The trio’s first step was to pal up with the staff, especially the guards, to help them shift into Cell 4 (near the barbwire fence). Using the entire group’s pooled savings (from the small allowance, ₹57/month, paid to them to comply with the Third Geneva Convention), the trio began stacking up on provisions — like condensed milk and dry fruits — and survival gear.
Curtains, belts and torn parachute canopies were used to stitch haversacks while bladders cut out from G-suits (anti-gravity garments worn by fighter pilots) were used to make water bags. Used needles were magnetised with transistor batteries and ingeniously tucked into hollowed-out pens to make compasses that could be clipped to a pocket without arousing suspicion!
As for getting Pathan suits for their disguise, they were plain lucky. Red Cross agents had begun bringing letters and parcels sent by families of the PoWs. Parulkar’s parents sent a parcel containing three pairs of shirts and trousers that were tailored to resemble Pathan suits.
The last and most important step was stealthily digging a hole in the 18-inch-thick wall. Every night, the trio would use forks and scissors (borrowed to trim the beards they had all purposefully grown) to scrape out the mortar between the bricks.
On midnight of August 13, 1972, Parulkar, Grewal and Sinhji silently escaped from camp as a storm brewed on the horizon. Other than their meticulous planning, they were aided by the relaxed mood that pervaded the camp and its sentries thanks to an upcoming holiday (August 14 was Pakistan’s Independence Day).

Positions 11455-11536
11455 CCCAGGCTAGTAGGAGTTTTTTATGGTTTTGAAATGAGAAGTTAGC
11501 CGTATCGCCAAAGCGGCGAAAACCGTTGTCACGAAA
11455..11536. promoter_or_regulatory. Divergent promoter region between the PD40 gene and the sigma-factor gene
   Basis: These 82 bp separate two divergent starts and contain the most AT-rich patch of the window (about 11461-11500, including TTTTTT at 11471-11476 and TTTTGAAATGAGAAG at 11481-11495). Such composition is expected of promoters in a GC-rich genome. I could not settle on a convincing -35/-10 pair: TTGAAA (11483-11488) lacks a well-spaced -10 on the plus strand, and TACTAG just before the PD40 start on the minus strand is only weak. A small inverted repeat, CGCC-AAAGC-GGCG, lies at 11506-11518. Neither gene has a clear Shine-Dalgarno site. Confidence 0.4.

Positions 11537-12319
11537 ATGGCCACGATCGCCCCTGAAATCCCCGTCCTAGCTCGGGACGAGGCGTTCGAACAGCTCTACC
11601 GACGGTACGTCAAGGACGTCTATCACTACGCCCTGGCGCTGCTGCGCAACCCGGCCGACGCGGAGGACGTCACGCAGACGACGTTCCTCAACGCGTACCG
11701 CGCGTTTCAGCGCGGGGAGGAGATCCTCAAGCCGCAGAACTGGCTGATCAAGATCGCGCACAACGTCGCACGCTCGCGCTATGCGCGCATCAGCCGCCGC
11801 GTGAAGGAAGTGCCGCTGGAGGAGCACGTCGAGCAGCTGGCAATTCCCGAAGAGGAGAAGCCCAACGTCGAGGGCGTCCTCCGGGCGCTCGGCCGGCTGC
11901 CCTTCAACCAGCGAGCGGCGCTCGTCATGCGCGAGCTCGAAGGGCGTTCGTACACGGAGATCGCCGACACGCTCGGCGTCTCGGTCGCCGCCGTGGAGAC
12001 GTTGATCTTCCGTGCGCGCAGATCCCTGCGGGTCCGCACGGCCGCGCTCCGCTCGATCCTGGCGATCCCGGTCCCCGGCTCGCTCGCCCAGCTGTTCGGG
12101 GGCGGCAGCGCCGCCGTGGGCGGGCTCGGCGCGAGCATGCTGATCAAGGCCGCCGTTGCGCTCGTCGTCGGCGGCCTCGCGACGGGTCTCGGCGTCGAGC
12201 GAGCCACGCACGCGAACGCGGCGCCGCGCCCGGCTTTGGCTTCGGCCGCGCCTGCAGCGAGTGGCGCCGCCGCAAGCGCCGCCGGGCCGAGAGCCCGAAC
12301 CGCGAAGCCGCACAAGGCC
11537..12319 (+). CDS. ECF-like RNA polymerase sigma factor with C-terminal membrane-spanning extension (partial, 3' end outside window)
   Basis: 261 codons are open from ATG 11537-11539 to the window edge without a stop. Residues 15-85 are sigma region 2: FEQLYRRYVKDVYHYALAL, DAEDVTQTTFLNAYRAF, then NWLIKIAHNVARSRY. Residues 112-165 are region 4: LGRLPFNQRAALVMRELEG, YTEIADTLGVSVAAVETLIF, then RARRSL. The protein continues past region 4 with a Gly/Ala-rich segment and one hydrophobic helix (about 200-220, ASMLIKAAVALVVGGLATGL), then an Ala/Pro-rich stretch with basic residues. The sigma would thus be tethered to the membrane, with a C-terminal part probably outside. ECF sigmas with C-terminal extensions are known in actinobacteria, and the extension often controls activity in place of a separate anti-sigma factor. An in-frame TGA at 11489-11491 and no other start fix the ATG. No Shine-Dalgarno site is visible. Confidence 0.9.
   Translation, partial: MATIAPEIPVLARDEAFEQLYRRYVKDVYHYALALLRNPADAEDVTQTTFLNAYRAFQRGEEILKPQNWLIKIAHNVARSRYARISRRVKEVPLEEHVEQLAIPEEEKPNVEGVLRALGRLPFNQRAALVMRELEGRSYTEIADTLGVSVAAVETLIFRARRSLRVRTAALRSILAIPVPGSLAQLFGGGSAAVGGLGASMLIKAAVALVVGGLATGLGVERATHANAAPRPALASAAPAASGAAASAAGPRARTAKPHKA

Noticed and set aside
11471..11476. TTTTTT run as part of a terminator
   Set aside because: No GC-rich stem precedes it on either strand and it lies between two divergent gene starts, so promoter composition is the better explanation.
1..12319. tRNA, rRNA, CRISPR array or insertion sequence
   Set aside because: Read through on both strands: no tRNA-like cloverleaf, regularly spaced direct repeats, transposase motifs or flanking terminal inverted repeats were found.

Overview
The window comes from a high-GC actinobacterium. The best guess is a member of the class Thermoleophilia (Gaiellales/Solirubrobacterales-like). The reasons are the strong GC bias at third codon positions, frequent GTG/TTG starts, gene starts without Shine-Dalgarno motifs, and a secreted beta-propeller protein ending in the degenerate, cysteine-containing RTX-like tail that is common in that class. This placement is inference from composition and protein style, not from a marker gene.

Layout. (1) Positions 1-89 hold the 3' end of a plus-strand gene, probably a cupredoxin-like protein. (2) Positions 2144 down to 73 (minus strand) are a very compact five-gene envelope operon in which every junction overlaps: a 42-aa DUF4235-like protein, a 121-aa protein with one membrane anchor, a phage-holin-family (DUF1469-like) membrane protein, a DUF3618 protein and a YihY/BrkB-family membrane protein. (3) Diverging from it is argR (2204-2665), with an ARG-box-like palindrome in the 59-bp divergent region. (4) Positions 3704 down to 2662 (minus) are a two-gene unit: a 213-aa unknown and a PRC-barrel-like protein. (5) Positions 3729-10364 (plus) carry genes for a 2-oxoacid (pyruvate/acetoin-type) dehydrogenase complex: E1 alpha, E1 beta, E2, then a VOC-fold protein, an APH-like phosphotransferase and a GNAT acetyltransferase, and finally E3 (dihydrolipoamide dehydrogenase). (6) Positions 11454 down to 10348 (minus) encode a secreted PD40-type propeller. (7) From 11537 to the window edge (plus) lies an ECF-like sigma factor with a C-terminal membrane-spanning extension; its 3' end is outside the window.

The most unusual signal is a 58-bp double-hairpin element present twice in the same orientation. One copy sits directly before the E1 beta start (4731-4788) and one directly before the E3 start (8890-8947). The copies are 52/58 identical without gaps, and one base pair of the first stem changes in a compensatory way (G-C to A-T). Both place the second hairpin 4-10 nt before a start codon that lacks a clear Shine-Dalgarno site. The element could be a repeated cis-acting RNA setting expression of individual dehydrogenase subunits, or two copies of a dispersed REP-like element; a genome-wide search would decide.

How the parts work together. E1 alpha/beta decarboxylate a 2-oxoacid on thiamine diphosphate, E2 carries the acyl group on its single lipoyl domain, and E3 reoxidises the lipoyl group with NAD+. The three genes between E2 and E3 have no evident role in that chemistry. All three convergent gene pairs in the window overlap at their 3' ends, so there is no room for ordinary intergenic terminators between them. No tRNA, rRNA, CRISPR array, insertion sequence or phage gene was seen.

As the clouds opened up, the soaked trio sprinted towards the highways, a hope in their hearts and a prayer on their lips. Assuming their pseudonyms and roles as tourists on a trek to Khyber, they boarded a bus bound for Peshawar.
Getting off just before the bus entered the city limits, they began their trek into Pathan country. On the trail, the trio hailed a tonga (horse cart) but the nosy tongawala grilled them so much that they quickly got off before continuing on foot.
Unfortunately, they were a mere 8 km short of their destination when they were captured at Jamrud. Their disguise had been given away by their questions about Landi Khana railhead, the last halt in the district according to their research. What the three of them did not know was that the railway station had been closed since December 1932.
Had they not raised suspicion of the locals by searching for a place that didn’t exist, their plan to reach Afghanistan would have been successful!
Marched under armed escort to the local tehsildar, the trio were locked up in jail. Only a masterstroke could save them from the firing squad, and Parulkar somehow managed to achieve one — he convinced the reluctant tehsildar to allow him to make a phone call to Amin. The unpleasantly surprised Amin confirmed their identity and asked the tehsildar to keep them behind bars but not to harm them physically.
Parulkar, Grewal and Sinhji were turned over to the Rawalpindi camp, where the furious camp commandant Wahid-ud-din (Amin had been transferred elsewhere a few months earlier) sentenced them to 30 days of solitary confinement. A few days later, they too were transferred to Faisalabad jail before their repatriation (along with other IAF pilots) was declared by Zulfikar Ali Bhutto.
On December 1, 1972, the IAF pilots were given a hero’s welcome at the Wagah border before a grand reception at the air force unit in Amritsar — the story of their audacious escape had reached home before them. From Amritsar, they were flown to Delhi where they were finally reunited with their teary-eyed families and friends.
Years later, when Namdhari read Air Chief Marshal PC Lal’s book, My Years with the IAF, on a flight to Mumbai, he knew that this was a story that deserved to be told. He tracked down Parulkar (who has settled in Pune after retirement), and at the end of six days, he had 45 hours of recorded material that formed the foundation for The Great Indian Escape.